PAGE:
|Occurred : 1/5/2005 21:25 (Entered as : 01/05/2005 21:25)
Reported: 1/7/2005 8:33:50 AM 08:33
Location: Orange, CA
|9 lights in changing formation moving steadily southward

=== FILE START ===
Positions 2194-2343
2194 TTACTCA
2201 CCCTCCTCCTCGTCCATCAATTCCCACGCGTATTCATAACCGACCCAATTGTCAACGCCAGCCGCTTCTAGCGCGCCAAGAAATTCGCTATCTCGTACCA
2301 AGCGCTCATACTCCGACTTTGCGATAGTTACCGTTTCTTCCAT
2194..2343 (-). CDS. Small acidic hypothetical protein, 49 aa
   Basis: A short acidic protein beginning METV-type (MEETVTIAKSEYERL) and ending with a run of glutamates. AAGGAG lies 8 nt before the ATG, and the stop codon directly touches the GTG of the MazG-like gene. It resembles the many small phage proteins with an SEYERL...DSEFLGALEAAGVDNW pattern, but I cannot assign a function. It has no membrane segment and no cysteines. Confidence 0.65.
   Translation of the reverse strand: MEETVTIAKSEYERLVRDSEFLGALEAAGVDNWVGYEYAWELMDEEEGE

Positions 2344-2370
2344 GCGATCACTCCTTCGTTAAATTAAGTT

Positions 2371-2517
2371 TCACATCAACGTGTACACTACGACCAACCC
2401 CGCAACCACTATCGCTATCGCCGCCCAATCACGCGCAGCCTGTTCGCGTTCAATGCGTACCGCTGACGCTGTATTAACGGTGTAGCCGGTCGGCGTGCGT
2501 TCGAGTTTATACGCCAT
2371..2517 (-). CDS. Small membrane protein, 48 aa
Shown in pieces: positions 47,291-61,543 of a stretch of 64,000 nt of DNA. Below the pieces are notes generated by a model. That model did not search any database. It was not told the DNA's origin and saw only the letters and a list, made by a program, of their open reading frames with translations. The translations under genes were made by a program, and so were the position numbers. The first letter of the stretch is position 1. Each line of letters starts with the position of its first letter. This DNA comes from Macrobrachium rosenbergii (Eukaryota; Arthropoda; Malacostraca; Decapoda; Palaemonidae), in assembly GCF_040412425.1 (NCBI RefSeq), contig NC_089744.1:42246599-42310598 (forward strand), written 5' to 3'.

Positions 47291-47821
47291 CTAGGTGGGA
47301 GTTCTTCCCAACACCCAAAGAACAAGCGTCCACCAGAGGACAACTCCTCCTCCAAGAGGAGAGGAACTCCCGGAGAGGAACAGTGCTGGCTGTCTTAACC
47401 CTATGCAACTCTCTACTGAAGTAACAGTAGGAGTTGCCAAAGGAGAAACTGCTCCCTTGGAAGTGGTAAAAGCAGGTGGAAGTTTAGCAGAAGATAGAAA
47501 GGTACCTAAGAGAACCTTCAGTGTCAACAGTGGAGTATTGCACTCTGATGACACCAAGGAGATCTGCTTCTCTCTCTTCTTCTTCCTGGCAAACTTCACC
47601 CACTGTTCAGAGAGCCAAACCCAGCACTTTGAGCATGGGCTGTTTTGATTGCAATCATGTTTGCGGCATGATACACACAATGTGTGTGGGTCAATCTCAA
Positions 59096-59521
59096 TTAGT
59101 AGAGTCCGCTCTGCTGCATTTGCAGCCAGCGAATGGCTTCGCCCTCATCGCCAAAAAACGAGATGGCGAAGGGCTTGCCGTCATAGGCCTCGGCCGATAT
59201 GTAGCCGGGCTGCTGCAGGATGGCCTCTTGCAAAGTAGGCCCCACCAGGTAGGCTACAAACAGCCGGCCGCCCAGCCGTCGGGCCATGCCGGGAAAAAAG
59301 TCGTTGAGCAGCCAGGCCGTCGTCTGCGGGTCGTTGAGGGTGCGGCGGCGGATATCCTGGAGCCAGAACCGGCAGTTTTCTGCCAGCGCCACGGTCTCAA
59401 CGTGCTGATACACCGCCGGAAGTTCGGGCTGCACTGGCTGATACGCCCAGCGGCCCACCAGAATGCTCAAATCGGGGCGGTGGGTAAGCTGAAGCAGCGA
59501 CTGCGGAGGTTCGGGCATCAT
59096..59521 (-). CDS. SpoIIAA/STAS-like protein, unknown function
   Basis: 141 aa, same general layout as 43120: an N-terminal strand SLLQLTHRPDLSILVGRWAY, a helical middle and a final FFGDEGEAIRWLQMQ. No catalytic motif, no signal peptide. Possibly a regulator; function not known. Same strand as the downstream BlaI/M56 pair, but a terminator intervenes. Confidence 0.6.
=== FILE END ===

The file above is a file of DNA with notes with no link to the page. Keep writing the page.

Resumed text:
I was at home and decided to check the sky to see if it was clear enough to do a quick look at Comet Machholz. I had learned of the comet recently and knew it was bright enough to see without optical aids in a dark sky area and probably visible from most light-polluted areas. I was pleasantly surprised to see the sky was pretty clear where I live, for it had been raining periodically for what seemed weeks and more rain was due to arrive. There was plenty of moisture in the air causing the sky look terrible for star gazing; this I know because I am an amateur astronomer. I grabbed a pair of 7 x 50 binoculars, knowing they would provide much aid in locating the comet under any conditions. I had looked at a star map on the Internet earlier in the day and knew that I could easily find the right location to look because it would appear near the Pleiades star cluster. Without using the binos I looked up and immediately saw Orion's belt and then used the bioculars to scan upwards from that point to pass what appeared to be Aldebaran, a bright star in Taurus, and then the Pleiades (which were not very apparent with the naked eye that evening). As I moved around from Pleiades it only took a few seconds for me to notice a white, faint fuzz ball that I figured was probably the comet. I only glanced at the object for a second before I decided to mark its position in relation to the other landmarks so I could verify that it was not just a deep sky object like a globular cluster. I scanned upwards and located the Pleiades (very close to the supposed-comet) and then I started back down. As I was going over some stars, something about them caught my attention. I held the binos on an area of sky with what appeared to be quite a few remarkably similar stars close together. As I was looking I thought I was moving the binoculars because it was a strain to look upwards at the very high angle that this part of the sky was in. It turned out that I was moving the binoculars ever so slowly and that I was following these lights I had originally thought to be stars. I was able to discern this because (after a mental double, no, triple-take) I saw the 'regular' stars stationary in the background as these others moved across the sky. Within a few seconds I counted 9 in my field of view (and recounted), it appeared to be 4 in one group and 5 in another group that were so close together they all could have been just one group of 9. These lights appeared to me to be a whitish-yellow color; very much like a typical incandescent light bulb in color. The shape of the light was hard for me to discern, but they could have been a small bar that was perpendicular to their direction of travel. If it was a bar, the bar appeared to be dimmer on each end leading me to also believe they could have had brighter lights towards the middle of the bar and dimmer ones at the outer edge. I couldn't be certain of the shape of the lights but I was absolutely certain that all 9 were identical. And the best part of the whole story is that this 'formation' of 9 lights did not stay in a static array. The lights were moving amongst themselves changing the 'formation' almost constantly. It would be impossible for me to tell how far away they were, but if I guessed I would say if they were smaller objects they were probably about as high, and moving as fast, as a commercial jet. If they were much larger objects I'd say they were about as high, and moving as fast, as a standard orbiting satellite. I watched them for about 2 minutes and that was long enough to see that they were getting slightly dimmer and slightly smaller as they headed in a southern direction. The course never changed but the lights were moving among themselves almost constantly - not all of them at once, but maybe four or five being actively moving at any given time. I put down the binos and went inside to tell my wife and that was that. I would like to say that I've spent hundreds of hours looking at the night sky with and without binoculars and telescopes and I also look at the sky during the day quite often. It is incredible how many individual small balloons I've pointed out to my wife as they traverse the sky, undoubtebly escapees from some poor child's clumsy grip. I also have a habit of noticing aircraft and am particularly joyous when I see military craft as they fascinate me (and I'm fairly good at determining what make they are). I'm very familiar with the sky and I would be very surprised if there are not at least a few more reports that mirror mine. I knew that the closest Comet Machholz was going to get to Earth in its orbit was to occur on this particular evening. Because of that and because of the proximity of my sighting to the comet, I am certain there were other eyes (trained ones, too) looking at that area at that time. I guess I'll find out soon enough when I enter this site. On another not, given my awareness of all environmental factors it would be easy for me to get a pretty close fix on the actual location (Right Ascension and Declination) of these objects by using a star map or planetarium program. Also, I'm checking the box here that says there were aircraft in the vicinity. The sky here is very busy at this time of the evening but I didn't see any aircraft chasing the objects I saw. Clear Skies to all!